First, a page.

Brooks Laich: A Contender's Second-Line Center?

USA TODAY Sports

Straight from the mouth of the General Manager, Brooks Laich will start the year as second pivot. Let's take a look at how he stands up against others of his ilk.

If you love the Washington Capitals, you love Brooks Laich, sure as eggs is eggs. The man does it all. From throwing out the first pitch at an O's game to changing a tire after a brutal loss to sacrificing the well-being of his beloved berries, he's DC's well-worn Swiss (Canadian) Army Knife. He plays wing, he plays defense, and if George McPhee is to be held to his word, Brooks Laich will begin the 2013-2014 as the Capitals latest solution to their perennial second-line pivot issue.

The thing is, at first glance Brooks doesn't seem to fit the mold of a second line center in the NHL. In the world's most competitive hockey league (sayonara, Kovy and Burmy!), the perception of the second-line center is that he is a smooth skater who likes the puck on his stick, possesses an innate awareness of where his linemates are at all times, and has the vision (and hands) to get it to his finishers. And with free agents on the market who have a reputation for these qualities moreso than Laich, his anointment as second line center almost makes it seem like the Capitals' front office is settling rather than making a competitive decision.

But despite Brooks' hard-nose reputation as a grinder, those who watch the team with regularity know he's got an understated offensive flair, and the numbers support it.

Below, I have put Laich's average numbers from his last two healthy seasons up against an entity that represents the "average second-line center on an NHL playoff team." The statistics attributed to this entity were arrived at by taking the cumulative two-year average for the second-line centers of each 2013 playoff teams.

Screen_shot_2013-07-15_at_8

An important quality of a center on a scoring line is his playmaking ability. One way to measure this is by primary assists/60, because it speaks to a player's direct involvement with the goal scorer. This is not to say that a scoring chance cannot be created by the man who touched the puck before the primary assister - or even by a skater who hasn't touched the puck at all - but rather that A1/60 is the easiest way to quantify something like "playmaking" at its basest value, which has become an overused part of the hockey lexicon to the point that its meaning has been obscured. Primary assist/60 is also more repeatable than secondary assist/60, and thus a stronger indication of a player's skill rather than luck.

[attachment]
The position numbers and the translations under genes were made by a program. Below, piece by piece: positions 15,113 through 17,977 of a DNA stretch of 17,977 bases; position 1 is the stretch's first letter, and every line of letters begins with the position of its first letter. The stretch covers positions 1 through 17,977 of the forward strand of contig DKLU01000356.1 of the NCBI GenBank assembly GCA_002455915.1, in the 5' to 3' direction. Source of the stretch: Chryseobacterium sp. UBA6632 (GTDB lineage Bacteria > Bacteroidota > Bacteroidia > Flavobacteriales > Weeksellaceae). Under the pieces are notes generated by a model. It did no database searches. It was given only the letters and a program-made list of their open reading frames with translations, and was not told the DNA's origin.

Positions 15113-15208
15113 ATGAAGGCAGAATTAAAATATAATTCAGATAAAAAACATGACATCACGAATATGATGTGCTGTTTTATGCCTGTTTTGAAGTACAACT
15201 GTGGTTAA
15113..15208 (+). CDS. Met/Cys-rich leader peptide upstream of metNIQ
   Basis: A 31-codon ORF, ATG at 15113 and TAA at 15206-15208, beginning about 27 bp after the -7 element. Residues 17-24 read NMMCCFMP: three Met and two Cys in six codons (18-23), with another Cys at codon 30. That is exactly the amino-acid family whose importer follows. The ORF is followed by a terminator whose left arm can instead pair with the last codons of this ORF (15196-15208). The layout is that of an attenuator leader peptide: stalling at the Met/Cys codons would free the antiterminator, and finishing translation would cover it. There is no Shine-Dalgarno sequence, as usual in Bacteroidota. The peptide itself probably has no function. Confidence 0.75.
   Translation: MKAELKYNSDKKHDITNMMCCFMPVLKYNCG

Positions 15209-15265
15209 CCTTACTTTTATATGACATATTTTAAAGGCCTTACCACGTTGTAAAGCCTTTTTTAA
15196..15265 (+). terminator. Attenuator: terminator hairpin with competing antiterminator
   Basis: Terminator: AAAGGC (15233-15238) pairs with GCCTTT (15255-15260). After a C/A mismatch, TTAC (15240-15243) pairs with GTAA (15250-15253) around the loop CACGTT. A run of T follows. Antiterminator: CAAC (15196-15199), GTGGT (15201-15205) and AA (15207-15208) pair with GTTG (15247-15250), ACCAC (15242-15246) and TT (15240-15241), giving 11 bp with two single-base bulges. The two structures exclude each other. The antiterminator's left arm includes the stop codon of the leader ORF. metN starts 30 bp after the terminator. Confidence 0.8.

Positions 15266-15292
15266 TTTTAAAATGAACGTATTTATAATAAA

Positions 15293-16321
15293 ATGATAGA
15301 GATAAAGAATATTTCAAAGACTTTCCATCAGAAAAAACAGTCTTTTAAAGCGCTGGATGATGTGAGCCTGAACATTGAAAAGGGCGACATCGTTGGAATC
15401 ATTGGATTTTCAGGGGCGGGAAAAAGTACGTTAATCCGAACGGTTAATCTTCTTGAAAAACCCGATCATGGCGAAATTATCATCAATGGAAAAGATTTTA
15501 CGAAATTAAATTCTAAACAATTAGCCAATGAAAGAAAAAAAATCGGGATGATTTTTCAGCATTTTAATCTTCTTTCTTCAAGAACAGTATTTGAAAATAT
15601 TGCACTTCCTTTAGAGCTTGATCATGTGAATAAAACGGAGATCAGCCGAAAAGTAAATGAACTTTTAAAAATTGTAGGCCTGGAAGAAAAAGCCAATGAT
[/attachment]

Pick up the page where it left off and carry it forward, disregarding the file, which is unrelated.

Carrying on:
Surprisingly, Laich's primary assist numbers exceed the average, though not by much. And it's worth noting that his .79 A1/60 mark is buoyed by his team-leading .94 A1/60 from 2011-2012, when more than half of his assists came during spot duty with Alexander Semin and Alex Ovechkin, and most of the rest were the result of outlier production from Jason Chimera. And, of course, Laich wasn't necessarily playing center during this time - though given that his two most common linemates were Troy Brouwer and Chimera, it's feasible to think that Laich's time at pivot was ample.

In terms of overall point production, Laich doesn't quite stand up to the average, but he's in the ballpark. But again, during the seasons from which his numbers were calculated, and especially in 2010-2011, Laich saw a lot of Alex Semin. Unless there is drastic change on Washington's roster between now and opening night, he'll have no such talent at his hip in 2013-2014.